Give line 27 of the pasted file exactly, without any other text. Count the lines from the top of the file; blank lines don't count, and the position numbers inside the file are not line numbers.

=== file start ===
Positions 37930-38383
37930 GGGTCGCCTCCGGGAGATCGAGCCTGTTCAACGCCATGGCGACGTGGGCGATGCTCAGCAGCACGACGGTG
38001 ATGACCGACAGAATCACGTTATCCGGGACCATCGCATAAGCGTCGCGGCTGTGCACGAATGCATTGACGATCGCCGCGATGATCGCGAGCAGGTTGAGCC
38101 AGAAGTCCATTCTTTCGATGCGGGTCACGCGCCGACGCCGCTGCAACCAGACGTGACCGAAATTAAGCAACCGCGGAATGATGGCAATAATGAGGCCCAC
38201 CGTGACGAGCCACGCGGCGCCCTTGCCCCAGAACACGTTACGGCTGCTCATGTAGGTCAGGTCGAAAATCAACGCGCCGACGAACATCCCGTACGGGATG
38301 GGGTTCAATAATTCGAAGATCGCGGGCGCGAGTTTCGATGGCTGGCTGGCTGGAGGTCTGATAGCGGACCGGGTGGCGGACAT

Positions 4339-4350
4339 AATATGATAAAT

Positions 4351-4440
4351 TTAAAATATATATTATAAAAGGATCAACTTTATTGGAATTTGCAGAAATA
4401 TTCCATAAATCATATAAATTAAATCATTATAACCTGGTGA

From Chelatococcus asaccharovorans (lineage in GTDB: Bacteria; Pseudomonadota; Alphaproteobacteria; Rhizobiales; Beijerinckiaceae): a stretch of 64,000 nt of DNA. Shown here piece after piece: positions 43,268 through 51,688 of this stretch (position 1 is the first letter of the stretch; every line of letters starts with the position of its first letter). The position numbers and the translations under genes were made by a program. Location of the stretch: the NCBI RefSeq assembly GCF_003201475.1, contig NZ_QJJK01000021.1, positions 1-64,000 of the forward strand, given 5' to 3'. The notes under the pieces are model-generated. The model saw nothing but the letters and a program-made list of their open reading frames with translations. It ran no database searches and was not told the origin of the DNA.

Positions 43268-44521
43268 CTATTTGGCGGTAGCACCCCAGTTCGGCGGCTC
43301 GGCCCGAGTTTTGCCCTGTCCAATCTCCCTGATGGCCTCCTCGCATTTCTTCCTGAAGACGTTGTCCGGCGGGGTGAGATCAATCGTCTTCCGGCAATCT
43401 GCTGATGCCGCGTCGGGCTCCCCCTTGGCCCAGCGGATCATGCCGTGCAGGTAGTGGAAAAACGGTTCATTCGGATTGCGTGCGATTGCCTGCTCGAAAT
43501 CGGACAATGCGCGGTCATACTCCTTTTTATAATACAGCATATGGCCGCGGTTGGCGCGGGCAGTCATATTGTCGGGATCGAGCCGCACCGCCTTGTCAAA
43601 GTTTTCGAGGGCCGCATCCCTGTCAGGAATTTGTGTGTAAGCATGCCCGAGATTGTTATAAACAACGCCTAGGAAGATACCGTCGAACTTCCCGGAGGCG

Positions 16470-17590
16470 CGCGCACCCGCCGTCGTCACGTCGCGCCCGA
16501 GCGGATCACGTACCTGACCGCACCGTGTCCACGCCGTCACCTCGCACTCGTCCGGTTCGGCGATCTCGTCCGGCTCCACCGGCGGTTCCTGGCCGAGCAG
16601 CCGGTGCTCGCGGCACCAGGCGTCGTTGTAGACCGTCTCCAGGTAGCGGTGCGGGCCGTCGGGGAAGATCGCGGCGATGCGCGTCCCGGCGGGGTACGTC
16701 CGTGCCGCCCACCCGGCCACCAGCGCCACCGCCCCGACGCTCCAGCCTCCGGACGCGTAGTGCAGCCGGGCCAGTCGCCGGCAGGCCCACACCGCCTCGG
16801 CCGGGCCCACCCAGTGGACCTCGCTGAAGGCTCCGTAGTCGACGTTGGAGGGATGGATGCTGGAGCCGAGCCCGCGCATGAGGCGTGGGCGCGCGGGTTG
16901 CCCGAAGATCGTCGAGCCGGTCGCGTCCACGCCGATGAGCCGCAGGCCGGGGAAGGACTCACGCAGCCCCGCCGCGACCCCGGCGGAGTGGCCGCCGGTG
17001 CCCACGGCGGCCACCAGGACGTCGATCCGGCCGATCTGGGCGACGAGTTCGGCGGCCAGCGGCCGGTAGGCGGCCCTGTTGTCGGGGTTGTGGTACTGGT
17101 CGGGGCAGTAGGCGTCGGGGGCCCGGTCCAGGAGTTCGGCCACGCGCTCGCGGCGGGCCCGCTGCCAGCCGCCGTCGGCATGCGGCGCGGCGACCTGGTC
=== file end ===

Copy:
17101 CGGGGCAGTAGGCGTCGGGGGCCCGGTCCAGGAGTTCGGCCACGCGCTCGCGGCGGGCCCGCTGCCAGCCGCCGTCGGCATGCGGCGCGGCGACCTGGTC